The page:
I fell in love in a dark cave of curving walls and undulations and torchlit creations. It was still early morning, perhaps only 9am, but in the cave there were no indications of the day - time had ceased to exist, this far back in the cracks of inner Earth.
Oliver and I had waited in a light drizzle of rain at a picnic bench for the doors to open to Font de Gaume. I remember feeling a little dizzy at the thought of viewing the art of human hands that lived over 15,000 years ago. I had read somewhere that seeing prehistoric art is like aging a fine wine - the flavors and impressions deepen with time in the minds of those who see it.
Thirty minutes later, we were joined by several other adventurous souls. I think we all felt very lucky standing there, pensive and quiet, waiting at the entrance of the cave. Font de Gaume is the last cave with original, polychromatic paintings that is still open to the public, and the numbers of visitors allowed in become more restricted every year, with increasing talk of closing the cave. Our breath is potent, in places of such fragile and ancient beauty. The pollen, dirt and dust that we carry with us so conveniently in the outside world, is actually quite damaging inside the cave. And the flash of a camera can hasten the fading of prehistoric pigments. This time-wearing is natural, everything must eventually change and pass, but I can understand the anxious desires of scientists to preserve something so incredible. I left my camera in the car, taking only my bare hands, seeing eyes, and body clothed in thin, waterproof layers. I almost felt naked without the camera, as if there was nothing between me and those paintings.
That cave is imprinted in my memory.
I revisit it now, forming pictures into words...
Where there is now a narrow, chiseled path, feet once climbed over rocky formations, bodies squeezed through tiny cracks, to emerge into a dark womb-chamber. At first the darkness blinds the edges of my vision, but slowly, as my eyes follow the guiding light of one tiny torch, I begin to see.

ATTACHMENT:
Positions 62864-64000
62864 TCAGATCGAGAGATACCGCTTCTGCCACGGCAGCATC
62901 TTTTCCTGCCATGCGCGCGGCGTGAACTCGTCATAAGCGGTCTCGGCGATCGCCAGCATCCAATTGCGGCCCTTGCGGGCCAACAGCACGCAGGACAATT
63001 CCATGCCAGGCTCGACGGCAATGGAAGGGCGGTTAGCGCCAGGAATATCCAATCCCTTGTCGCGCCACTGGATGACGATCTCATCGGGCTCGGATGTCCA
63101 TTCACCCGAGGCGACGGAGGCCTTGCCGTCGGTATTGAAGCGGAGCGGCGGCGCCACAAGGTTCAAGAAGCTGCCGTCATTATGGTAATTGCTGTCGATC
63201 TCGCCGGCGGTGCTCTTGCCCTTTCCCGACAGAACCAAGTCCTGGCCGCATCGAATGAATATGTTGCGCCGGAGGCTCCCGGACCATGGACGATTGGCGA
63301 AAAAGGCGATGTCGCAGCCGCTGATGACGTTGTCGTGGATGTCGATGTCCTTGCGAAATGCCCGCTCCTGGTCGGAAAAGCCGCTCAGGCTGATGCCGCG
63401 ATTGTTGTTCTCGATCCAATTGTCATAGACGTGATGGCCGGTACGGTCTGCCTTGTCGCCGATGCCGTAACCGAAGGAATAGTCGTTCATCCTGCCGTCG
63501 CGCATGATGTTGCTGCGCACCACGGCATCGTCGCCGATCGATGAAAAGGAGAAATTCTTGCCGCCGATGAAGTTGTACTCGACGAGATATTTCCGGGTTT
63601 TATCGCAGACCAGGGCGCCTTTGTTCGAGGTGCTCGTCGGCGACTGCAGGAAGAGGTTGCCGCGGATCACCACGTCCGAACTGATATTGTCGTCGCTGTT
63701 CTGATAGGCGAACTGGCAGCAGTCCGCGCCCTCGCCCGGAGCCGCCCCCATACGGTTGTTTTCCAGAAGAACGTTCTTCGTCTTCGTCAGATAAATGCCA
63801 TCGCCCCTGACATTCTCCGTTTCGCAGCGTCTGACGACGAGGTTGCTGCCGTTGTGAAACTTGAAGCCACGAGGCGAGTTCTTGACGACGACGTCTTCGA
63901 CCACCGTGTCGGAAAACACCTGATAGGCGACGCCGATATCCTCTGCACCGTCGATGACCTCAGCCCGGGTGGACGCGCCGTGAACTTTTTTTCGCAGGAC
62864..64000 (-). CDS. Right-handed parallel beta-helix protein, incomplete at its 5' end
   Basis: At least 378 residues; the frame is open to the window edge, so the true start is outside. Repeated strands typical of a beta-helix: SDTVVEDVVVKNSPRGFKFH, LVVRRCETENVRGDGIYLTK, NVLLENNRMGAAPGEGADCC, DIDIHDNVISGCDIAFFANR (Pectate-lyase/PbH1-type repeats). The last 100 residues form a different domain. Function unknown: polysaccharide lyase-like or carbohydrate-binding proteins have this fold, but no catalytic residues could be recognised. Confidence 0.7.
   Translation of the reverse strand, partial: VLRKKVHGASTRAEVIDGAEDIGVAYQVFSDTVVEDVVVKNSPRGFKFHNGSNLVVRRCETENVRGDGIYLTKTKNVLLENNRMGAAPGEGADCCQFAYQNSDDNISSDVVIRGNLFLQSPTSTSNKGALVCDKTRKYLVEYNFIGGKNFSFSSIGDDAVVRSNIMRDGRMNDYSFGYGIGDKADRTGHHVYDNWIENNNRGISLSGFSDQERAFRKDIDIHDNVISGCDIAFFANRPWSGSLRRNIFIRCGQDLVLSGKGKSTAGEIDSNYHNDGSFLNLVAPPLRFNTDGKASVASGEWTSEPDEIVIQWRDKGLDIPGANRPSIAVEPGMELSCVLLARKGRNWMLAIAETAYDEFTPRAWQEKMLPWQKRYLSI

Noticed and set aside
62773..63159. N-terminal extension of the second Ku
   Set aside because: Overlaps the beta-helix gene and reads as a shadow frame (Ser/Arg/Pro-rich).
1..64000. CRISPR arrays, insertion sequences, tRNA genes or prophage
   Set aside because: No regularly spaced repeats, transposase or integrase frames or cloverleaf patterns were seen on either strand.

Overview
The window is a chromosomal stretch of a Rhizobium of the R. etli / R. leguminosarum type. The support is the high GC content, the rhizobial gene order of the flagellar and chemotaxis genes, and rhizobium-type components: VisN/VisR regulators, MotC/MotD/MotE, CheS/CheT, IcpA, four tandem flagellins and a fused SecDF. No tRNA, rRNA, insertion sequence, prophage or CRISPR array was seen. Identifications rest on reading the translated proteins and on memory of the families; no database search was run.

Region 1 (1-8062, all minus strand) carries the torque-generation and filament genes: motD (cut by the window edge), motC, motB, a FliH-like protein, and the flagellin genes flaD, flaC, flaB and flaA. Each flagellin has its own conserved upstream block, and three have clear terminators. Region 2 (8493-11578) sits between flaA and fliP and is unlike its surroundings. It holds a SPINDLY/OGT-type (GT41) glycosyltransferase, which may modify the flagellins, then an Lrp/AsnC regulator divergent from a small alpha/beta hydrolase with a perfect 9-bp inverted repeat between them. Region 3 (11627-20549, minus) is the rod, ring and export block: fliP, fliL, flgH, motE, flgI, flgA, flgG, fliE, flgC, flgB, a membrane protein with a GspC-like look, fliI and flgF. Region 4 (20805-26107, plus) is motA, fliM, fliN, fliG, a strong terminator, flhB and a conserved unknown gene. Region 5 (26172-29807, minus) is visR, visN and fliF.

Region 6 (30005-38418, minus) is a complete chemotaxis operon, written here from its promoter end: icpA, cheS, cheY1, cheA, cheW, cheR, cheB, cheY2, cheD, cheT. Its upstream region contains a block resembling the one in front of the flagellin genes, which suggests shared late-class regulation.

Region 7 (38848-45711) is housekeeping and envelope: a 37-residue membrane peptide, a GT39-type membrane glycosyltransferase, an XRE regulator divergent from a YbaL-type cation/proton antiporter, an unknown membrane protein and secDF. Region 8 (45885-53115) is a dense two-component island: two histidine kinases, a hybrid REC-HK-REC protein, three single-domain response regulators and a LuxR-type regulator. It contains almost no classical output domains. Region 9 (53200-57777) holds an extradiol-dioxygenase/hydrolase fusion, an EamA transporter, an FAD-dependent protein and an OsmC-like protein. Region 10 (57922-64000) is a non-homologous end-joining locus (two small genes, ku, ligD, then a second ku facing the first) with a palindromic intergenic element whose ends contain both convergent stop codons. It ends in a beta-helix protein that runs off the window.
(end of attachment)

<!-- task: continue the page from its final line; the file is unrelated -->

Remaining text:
I see, on the wall in front of me a great bison, his body formed of a red pigment, scattered across the wall as if it was blown there by a harsh wind. His belly is round and full with the shape of the rock, and his back and chest follow the lines of the jagged protrusion on which he stands. Further back, hidden in a hollow, there is the outline of a human hand. Some-body, a person, a living being with hands like you or I placed their palm, fingers spread, on the rock and then, putting pigment in their mouth, they blew gently across their own hand to trace its outline. I remembered a discussion in archaeology class of this very technique, and how many prehistoric hands were revisited over hundreds or perhaps thousands of years, painted over again and again. It is so human, to place one's own hand over an imprint of another, as if we are connecting through touch...
Then there are the reindeer: a male and a female. The male, he is standing, leaning forward towards the smaller female. She is kneeling. And in the light, directed by the gentle tone of our French guide, we can see one tiny tongue, not painted, but carved from the very rock... he is leaning in to tenderly lick her forehead. It is a moment of pure affection, so intimate, captured in the eyes and heart of a person who lived and breathed the natural world.
The evidence of attention was everywhere. At one point I began to cry. I could honestly feel the layers shedding from me in front of these devotional pictures that revealed the true nature of life: all connections, all interactions. I felt it again, later that day, in the replicas of Lascaux cave. So tangible, almost touchable - the web of connections, the mystery and special meaning found in life by observant, thoughtful and reflective beings.